Buyers who take the time to shop around for their mortgages and some of their settlement services are saving hundreds of dollars on some of their closing costs, according to a recent Bankrate survey. Those who got more involved in their homebuying experience saw their closing costs drop as much as 7 percent, Bankrate said.

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Takeaways:

  • Homeowners who shopped around for mortgages and settlement services saw closing costs drop as much as 7 percent.
  • Buyers in Hawaii paid $2,163 in closing fees. Buyers in Ohio had the lowest closing costs, paying only $1,613.
  • Nationwide, the average origination fee declined 22 percent to $1,041, and the average third-party fee rose 22 percent to $807.

Buyers who take the time to shop around for their mortgages and some of their settlement services are saving hundreds of dollars on some of their closing costs, according to a recent Bankrate survey.

Those who got more involved in their homebuying experience saw their closing costs drop as much as 7 percent, Bankrate said.

To arrive at these conclusions, Bankrate surveyed up to 10 lenders in each state in June 2015 and obtained online Good Faith Estimates for a $200,000 mortgage to buy a single-family home with a 20 percent down payment in a prominent city. On a $200,000 loan, the national average for closing costs is $1,847.

Closing costs

State Average origination fees Average third-party fees Average origination plus third-party fees
Alabama $1,066 $776 $1,842
Alaska $935 $922 $1,857
Arizona $1,208 $761 $1,969
Arkansas $1,057 $760 $1,817
California $937 $896 $1,834
Colorado $1,192 $719 $1,910
Connecticut $1,074 $960 $2,033
Delaware $904 $924 $1,828
District of Columbia $1,077 $718 $1,794
Florida $1,028 $778 $1,806
Georgia $1,058 $821 $1,879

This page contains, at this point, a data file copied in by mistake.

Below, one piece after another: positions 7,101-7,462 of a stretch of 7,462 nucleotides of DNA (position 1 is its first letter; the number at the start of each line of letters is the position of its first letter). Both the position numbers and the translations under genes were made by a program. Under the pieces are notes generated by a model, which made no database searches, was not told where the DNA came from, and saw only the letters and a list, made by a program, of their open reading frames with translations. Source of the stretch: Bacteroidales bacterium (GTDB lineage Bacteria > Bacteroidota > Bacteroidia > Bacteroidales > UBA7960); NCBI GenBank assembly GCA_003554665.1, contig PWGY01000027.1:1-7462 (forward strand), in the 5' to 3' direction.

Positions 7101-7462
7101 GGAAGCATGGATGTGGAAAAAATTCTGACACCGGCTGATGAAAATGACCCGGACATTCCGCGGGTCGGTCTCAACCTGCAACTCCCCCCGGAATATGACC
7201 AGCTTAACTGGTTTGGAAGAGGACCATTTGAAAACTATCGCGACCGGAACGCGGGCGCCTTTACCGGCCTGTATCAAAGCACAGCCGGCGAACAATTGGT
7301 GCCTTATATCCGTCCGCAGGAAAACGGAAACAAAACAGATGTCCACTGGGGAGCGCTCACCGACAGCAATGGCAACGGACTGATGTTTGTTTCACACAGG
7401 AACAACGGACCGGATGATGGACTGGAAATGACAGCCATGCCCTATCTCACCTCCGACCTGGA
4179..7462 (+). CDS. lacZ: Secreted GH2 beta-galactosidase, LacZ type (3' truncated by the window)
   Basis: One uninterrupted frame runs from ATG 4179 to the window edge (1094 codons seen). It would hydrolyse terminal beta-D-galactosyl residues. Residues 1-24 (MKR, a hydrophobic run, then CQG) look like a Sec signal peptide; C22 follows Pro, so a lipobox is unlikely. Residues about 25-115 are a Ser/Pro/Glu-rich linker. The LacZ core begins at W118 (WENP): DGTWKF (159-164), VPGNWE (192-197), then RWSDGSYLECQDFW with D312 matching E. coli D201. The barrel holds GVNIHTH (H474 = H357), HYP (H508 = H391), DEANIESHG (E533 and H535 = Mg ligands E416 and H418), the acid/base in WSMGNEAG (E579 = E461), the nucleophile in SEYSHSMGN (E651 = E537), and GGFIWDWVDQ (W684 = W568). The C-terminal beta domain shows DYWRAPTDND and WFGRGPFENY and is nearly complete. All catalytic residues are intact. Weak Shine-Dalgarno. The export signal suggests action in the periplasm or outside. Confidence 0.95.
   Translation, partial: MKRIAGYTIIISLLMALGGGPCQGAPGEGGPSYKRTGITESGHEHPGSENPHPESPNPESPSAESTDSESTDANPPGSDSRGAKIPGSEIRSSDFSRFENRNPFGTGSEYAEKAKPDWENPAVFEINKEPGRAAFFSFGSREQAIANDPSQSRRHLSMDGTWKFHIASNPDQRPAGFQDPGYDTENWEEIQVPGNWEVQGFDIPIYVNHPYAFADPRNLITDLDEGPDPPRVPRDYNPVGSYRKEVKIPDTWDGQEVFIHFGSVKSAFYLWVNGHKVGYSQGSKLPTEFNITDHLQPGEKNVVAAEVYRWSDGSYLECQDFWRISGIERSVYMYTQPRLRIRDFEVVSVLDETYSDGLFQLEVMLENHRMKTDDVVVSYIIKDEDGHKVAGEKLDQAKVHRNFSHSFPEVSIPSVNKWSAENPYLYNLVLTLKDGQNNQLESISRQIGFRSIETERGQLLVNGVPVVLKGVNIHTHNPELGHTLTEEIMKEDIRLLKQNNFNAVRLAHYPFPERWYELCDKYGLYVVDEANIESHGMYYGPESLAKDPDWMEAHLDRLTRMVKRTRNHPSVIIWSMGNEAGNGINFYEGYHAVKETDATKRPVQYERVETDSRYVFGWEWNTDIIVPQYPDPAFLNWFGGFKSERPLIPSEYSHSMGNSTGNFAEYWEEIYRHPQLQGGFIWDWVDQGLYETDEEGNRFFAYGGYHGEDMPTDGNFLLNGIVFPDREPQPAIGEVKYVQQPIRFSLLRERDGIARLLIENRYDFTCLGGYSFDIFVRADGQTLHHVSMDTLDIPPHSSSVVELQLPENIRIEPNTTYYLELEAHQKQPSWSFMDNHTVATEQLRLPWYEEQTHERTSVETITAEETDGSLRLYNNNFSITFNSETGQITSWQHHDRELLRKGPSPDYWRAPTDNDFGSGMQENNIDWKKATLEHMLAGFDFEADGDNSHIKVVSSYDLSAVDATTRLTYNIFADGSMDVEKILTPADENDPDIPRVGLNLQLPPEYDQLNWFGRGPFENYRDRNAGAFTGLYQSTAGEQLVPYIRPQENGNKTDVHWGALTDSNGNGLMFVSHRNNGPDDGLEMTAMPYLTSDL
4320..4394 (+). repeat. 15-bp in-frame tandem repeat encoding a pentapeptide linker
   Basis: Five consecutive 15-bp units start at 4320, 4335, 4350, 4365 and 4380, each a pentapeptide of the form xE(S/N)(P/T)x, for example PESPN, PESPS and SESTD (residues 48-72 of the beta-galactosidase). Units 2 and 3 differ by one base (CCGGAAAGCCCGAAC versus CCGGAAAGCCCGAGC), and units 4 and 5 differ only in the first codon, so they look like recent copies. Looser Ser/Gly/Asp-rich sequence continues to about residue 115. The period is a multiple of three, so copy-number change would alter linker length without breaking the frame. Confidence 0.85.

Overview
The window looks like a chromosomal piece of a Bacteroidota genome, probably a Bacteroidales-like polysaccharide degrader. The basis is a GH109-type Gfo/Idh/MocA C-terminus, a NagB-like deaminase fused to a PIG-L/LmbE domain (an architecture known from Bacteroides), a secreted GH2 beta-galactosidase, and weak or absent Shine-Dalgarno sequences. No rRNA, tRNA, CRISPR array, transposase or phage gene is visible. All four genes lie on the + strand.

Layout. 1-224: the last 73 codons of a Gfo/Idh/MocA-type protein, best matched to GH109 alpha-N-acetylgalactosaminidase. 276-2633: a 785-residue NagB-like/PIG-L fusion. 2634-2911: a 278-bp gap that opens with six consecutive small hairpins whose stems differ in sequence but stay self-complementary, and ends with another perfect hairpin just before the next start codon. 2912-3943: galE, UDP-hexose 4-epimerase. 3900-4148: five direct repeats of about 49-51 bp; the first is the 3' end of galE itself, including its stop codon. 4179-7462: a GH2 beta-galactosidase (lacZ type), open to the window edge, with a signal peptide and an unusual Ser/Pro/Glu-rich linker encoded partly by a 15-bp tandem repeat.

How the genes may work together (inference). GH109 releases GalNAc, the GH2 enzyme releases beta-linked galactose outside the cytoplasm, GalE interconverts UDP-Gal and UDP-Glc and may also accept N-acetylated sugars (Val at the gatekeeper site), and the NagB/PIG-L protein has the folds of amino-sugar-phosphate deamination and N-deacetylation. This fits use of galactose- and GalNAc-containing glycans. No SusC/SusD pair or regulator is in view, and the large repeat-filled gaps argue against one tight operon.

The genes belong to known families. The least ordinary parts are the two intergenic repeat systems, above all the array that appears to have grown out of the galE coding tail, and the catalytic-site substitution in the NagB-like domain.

Hawaii $1,033 $1,130 $2,163
Idaho $894 $788 $1,682
Illinois $1,080 $767 $1,847
Indiana $1,067 $770 $1,837
Iowa $1,161 $762 $1,923
Kansas $1,047 $753 $1,800
Kentucky $1,060 $737 $1,797
Louisiana $1,060 $817 $1,877
Maine $897 $830 $1,727
Maryland $1,093 $742 $1,835
Massachusetts $905 $851 $1,756
Michigan $1,072 $746 $1,818
Minnesota $1,067 $689 $1,757
Mississippi $1,046 $837 $1,884
Missouri $1,040 $792 $1,833
Montana $1,062 $855 $1,917
Nebraska $1,047 $770 $1,817
Nevada $1,002 $848 $1,850
New Hampshire $1,084 $750 $1,835
New Jersey $1,181 $913 $2,094
New Mexico $1,076 $876 $1,952
New York $1,032 $879 $1,911
North Carolina $1,036 $875 $1,911
North Dakota $1,045 $791 $1,836
Ohio $933 $681 $1,613
Oklahoma $1,027 $734 $1,761
Oregon $1,080 $785 $1,864
Pennsylvania $1,055 $678 $1,733
Rhode Island $1,093 $802 $1,896
South Carolina $1,058 $837 $1,895
South Dakota $1,055 $704 $1,759
Tennessee $1,033 $773 $1,806
Texas $1,031 $833 $1,864
Utah $909 $788 $1,697
Vermont $1,074 $862 $1,936
Virginia $1,050 $787 $1,837
Washington $1,077 $824 $1,901
West Virginia $1,067 $904 $1,971
Wisconsin $1,047 $723 $1,770
Wyoming $874 $814 $1,689
Average $1,041 $807 $1,847

Bankrate.com surveyed up to 10 lenders in each state in June 2015 and obtained online Good Faith Estimates for a $200,000 mortgage to buy a single-family home with a 20 percent down payment in a prominent city.

Costs include fees charged by lenders, as well as third-party fees for services such as appraisals and credit reports. The survey excludes title insurance, title search, taxes, property insurance, association fees, interest and other prepaid items.

At the high end, buyers in Hawaii paid $2,163 in closing fees. Also on the high end of the spectrum are New Jersey, where buyers paid $2,094; Connecticut, where buyers paid $2,033; West Virginia, where buyers paid $1,971; and Arizona, where buyers paid $1,969.

Buyers in Ohio had the lowest closing costs, paying only $1,613. Other states ranking low in total fee costs were Idaho, where buyers paid $1,682; Wyoming, where buyers paid $1,689; Utah, where buyers paid $1,697; and Maine, where buyers paid $1,727.

Nationwide, the average origination fee declined 22 percent to $1,041, and the average third-party fee rose 22 percent to $807.

“Homebuyers have more say over closing costs than they think,” said Holden Lewis, Bankrate’s senior mortgage analyst. “Costs vary between lenders, so everyone should compare at least three different options. You don’t have to go with the lender your agent suggests.”

The Real Estate Settlement Procedures Act (RESPA), enacted by Congress in 1974, provides that consumers may shop for and select required settlement services for their real estate transactions — not just on price, but also on service and experience.

Email Amy Swinderman.

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